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Canada extends pic tax-shelter program

TORONTO — Canada’s federal government has extended a tax shelter scheme that puts extra dollars in U.S. producers’ pockets, but plans to replace it in November with a program that might be less lucrative.

The 4-year-old production services tax shelter program, due to expire today, will continue until Oct. 31, but then Ottawa intends to introduce a new incentive plan — either a grant, rebate or tax credit — based on a production’s labor costs.

A tax credit would be a boon for Canadian service producers, who front for U.S. companies shooting in Canada. But the major studios — Disney, Warner Bros. and Viacom all have produced in Canada — could be left out in the cold.

Walt Disney Studios head of physical production Bruce Hendricks was here meeting with Canadian officials to try and extend the tax shelter.

Hendricks could not be reached for comment about the extension.

End of financing niche

The expiration of the old program also would spell the end of the specialized financing niche carved out by investment dealers Monarch Entertainment of Vancouver and Alliance Equicap, the financial arm of Alliance Communications Corp. of Toronto.

These single-interest brokerage houses put together limited partnerships that are sold to investors who get a 10-year tax deferral from Revenue Canada. The producer gets the cash the limited partnership raises, which amounts to about 8% of a production’s expenditures. Under the existing rules, 75% of those expenditures must be paid to Canadians.

Initially, the tax shelter program was set to shut down in December, but intense lobbying by the industry stayed the government’s hand.

Lobbying resumed over the past few weeks as production industry trade unions, brokers and even provincial governments trooped to Ottawa and demanded meetings with Finance Minister Paul Martin and Revenue Minister Herb Dhaliwal.

They got half a loaf. The Finance Dept. said Thursday it will introduce a new program that will apply to “eligible” labor expenses incurred after October, but wouldn’t reveal the mechanics of the program being considered.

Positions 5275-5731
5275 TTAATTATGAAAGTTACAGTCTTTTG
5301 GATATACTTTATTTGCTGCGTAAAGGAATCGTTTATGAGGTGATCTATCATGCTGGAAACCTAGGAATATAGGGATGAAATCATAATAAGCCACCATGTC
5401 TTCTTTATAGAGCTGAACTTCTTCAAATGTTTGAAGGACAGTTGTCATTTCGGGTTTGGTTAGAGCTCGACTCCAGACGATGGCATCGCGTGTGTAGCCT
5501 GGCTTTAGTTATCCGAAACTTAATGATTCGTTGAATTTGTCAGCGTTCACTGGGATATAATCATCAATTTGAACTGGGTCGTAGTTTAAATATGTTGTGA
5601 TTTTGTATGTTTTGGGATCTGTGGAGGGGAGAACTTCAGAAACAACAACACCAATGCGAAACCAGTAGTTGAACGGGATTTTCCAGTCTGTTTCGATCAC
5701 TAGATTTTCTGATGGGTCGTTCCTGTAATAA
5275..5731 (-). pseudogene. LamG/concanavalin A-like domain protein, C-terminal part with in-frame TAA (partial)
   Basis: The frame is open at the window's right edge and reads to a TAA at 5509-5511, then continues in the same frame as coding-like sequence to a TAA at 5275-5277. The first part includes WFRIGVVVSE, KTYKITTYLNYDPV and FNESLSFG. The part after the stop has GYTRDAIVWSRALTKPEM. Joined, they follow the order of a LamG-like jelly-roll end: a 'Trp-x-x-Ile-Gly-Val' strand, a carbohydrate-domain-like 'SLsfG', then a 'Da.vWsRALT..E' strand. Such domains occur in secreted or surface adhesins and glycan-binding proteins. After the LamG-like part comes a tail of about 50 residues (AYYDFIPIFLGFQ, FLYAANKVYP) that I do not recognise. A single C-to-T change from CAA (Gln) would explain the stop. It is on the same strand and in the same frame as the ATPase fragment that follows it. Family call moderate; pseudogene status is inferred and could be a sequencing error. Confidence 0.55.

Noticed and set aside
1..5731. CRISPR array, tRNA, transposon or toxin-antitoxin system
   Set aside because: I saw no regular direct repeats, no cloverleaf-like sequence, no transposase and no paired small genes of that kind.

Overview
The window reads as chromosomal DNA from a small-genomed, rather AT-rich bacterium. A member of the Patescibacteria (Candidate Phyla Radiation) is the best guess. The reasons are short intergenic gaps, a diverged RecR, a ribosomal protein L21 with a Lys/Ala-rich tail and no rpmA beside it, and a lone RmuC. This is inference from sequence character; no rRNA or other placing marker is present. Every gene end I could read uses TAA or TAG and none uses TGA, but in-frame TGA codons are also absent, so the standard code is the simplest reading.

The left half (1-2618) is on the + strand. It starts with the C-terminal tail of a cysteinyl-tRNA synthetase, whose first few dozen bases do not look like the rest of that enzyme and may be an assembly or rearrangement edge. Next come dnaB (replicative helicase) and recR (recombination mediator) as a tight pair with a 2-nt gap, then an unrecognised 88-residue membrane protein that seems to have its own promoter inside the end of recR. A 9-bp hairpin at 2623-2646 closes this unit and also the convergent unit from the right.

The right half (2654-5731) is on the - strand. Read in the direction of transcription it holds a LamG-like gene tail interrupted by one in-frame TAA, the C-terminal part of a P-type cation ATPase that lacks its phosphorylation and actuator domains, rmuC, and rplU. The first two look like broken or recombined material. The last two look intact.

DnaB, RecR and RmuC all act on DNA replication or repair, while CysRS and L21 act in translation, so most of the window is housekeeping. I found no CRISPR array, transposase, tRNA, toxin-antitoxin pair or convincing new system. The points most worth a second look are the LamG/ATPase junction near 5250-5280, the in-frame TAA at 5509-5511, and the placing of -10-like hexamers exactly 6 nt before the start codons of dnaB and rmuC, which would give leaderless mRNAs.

“This program will help Vancouver and Toronto remain major North American film production centers,” Dhaliwal said. “It will be a more efficient way to attract foreign film production to Canada than the privately promoted foreign film production service tax shelters that were popular in the past.”

Finance officials promised to consult with the industry to determine the most efficient incentive.

“What’s important is the government’s commitment to an ongoing new program,” said Matthew O’Connor, president of Pacific Pictures of Vancouver, B.C. “Over the long-term it will be very good for service production work across the country, especially in British Columbia, where about 85% of production is foreign-based.”

Foreign film production accounted for more than C$800 million ($584 million) worth of spending in Canada last year. Service productions and Canadian content productions combined generated roughly C$3 billion ($2.2 billion) in economic activity.

“The government’s thinking is quite astute,” said Tom Berry, president of Allegro Films of Montreal. “It’s obviously a very efficient way to create employment in an industry that exports a lot.”

Canadian studies suggest that more than half of every dollar spent in production goes to pay wages.

The new program will yield benefits equal to the tax shelter at a third of the cost, he said. “It’s a no-brainer. The amount that Revenue Canada ends up collecting is far in excess of any tax costs or incentive for the production.”

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